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The last Devadasi of Puri’s Jagannath Temple dies at 92, just before the commencement of the Rath Yatra

Devadasis were married to Lord Jagannath also known as Neelmadhav and accepted Him as their "divine husband" while remaining spinsters throughout their lives.

With the demise of Mahari Parasmani on Saturday, the more than 800-year-old ‘Devadasi’ tradition in the Jagannath Temple has come to an end. The 92-year-old Devadasi was the last surviving singing servitor of Lord Jagannath in Puri. 

After serving for more than eight decades, Parasmani was compelled to discontinue her seva of reciting Geeta Govinda to Lord Jagannath in 2010 because of old age. Parasmani left for her heavenly abode in her sleep on Saturday following a prolonged illness. Her mortal remains were cremated at Swargadwar today which marks the commencement of the much-awaited Rath Yatra.

Parasmani had been living in a rented house in the Balisahi area of the temple town with people’s support. 

The centuries-old practice began to witness a decline with the abolition of kingship and the Odisha government taking over the administration of the shrine from the Puri royal family in 1955 through an Act, thus making Parasmani the last surviving servitor.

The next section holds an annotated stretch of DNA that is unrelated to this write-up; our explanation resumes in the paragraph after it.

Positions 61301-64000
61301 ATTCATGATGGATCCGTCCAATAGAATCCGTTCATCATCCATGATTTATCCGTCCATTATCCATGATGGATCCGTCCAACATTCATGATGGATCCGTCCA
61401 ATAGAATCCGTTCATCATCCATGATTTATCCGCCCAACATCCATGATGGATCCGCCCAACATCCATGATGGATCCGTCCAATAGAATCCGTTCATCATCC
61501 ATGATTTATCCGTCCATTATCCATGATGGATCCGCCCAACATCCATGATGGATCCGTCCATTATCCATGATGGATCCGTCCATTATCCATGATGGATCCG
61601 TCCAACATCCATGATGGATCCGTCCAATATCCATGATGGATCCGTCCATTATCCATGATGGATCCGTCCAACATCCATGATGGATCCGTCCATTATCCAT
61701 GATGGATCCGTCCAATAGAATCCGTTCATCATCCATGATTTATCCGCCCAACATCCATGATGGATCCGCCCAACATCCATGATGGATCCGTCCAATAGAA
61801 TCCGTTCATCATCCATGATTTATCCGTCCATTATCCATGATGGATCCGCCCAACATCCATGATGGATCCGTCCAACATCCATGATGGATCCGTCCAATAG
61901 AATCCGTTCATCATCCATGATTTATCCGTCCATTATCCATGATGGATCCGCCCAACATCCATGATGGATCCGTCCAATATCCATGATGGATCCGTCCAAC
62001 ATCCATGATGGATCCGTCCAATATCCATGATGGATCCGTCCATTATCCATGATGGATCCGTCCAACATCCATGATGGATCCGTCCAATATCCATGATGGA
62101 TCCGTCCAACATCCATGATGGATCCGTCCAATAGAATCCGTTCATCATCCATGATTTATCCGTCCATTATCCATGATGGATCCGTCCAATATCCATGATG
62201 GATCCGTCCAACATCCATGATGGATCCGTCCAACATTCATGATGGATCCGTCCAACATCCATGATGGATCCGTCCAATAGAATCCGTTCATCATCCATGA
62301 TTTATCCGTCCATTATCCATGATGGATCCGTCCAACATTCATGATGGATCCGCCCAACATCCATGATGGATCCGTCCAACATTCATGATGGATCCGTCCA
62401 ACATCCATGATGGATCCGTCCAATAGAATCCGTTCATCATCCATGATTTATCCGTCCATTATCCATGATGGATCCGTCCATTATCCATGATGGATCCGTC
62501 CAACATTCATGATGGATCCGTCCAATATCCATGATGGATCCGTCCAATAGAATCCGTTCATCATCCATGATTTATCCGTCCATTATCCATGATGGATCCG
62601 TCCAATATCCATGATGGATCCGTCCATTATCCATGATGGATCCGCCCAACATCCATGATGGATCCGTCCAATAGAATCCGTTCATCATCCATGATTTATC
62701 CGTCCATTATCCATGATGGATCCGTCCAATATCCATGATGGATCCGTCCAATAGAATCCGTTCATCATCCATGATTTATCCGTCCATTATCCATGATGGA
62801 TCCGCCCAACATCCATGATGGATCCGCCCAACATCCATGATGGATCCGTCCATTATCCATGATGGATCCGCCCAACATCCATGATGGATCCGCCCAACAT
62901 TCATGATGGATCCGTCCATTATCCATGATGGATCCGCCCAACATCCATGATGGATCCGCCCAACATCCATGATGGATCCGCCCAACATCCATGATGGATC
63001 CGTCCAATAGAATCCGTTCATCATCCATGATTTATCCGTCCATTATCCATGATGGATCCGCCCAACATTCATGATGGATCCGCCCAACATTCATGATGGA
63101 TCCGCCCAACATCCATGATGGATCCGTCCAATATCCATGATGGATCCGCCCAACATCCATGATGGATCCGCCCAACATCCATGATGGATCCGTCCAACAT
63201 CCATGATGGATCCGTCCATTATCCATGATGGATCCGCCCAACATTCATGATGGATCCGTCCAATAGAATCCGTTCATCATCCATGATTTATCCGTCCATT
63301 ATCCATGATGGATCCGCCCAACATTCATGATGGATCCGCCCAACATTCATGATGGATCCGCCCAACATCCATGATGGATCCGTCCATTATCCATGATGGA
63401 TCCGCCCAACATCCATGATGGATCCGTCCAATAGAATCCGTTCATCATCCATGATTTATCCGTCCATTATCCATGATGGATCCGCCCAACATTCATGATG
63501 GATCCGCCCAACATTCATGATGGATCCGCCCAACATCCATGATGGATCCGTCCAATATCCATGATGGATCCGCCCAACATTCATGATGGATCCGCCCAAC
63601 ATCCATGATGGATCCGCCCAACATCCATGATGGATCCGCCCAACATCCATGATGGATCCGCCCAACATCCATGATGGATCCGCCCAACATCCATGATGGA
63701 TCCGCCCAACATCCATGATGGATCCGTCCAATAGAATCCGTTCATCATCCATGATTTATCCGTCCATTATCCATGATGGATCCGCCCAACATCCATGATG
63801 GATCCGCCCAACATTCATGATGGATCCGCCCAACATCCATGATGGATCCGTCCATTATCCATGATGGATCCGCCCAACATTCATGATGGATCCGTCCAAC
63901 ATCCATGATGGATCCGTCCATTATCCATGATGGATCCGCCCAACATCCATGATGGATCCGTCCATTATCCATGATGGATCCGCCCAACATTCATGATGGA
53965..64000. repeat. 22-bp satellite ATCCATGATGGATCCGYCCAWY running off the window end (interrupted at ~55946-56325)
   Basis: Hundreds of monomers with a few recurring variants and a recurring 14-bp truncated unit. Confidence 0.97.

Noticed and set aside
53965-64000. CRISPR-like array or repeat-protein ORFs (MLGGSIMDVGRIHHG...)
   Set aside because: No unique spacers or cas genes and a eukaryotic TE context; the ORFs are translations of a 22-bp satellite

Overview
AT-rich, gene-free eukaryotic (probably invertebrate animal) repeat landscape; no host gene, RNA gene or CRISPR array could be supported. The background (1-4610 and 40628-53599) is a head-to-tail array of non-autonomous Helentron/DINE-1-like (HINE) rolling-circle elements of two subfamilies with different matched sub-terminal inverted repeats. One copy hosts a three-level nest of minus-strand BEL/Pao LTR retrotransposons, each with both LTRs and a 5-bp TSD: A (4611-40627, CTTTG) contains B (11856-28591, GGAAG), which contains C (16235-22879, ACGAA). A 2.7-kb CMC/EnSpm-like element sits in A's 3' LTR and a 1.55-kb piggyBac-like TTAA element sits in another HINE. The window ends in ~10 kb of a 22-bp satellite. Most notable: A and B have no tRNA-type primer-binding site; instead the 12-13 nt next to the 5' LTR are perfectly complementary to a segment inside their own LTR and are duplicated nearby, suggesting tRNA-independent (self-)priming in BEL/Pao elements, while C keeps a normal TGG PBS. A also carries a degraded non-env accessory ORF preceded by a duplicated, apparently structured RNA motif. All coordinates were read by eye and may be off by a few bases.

The Devadasi or Mahari Pratha

According to the Devadasi Pratha, in the 12-century Jagannath Puri temple the Mahari’s either danced or sang for the Lord. 

Devadasis were married to Lord Jagannath also known as Neelmadhav and accepted Him as their “divine husband” while remaining spinsters throughout their lives. Hence, to keep the tradition going, a Mahari had to adopt a minor girl, train her into singing, dancing and in playing musical instruments before getting her inducted into the service. 

An article explaining the significance of the Devadasi system says, “Before his sleep, music and dance was presented to the Lord which symbolised the cultural significance of the Jagannath ‘belief’ and the Lord’s accent on music and various forms of art to ‘cleanse’ mortals and souls.”

It is a ritual that has to be performed only and only by women.

End of the Pratha

Going by the reports, according to the temple’s Record of Rights (RoR), there were 25 devadasis in Puri till about 100 years ago. The Orissa Gazette of 1956 listed nine devadasis and 11 musicians at the temple.

Parasmani began her training as a devadasi at the age of seven and was adopted by Kundamani Devadasi.

Till 1980, only four devadasis remained at the temple — Harapriya, Kokilaprava, Parasmani and Sashimani. 

Sashimani, who was considered the ‘human wife’ of Lord Jagannath and a lone female servitor had died in 2015. 

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OpIndia Staffhttps://www.opindia.com
Staff reporter at OpIndia

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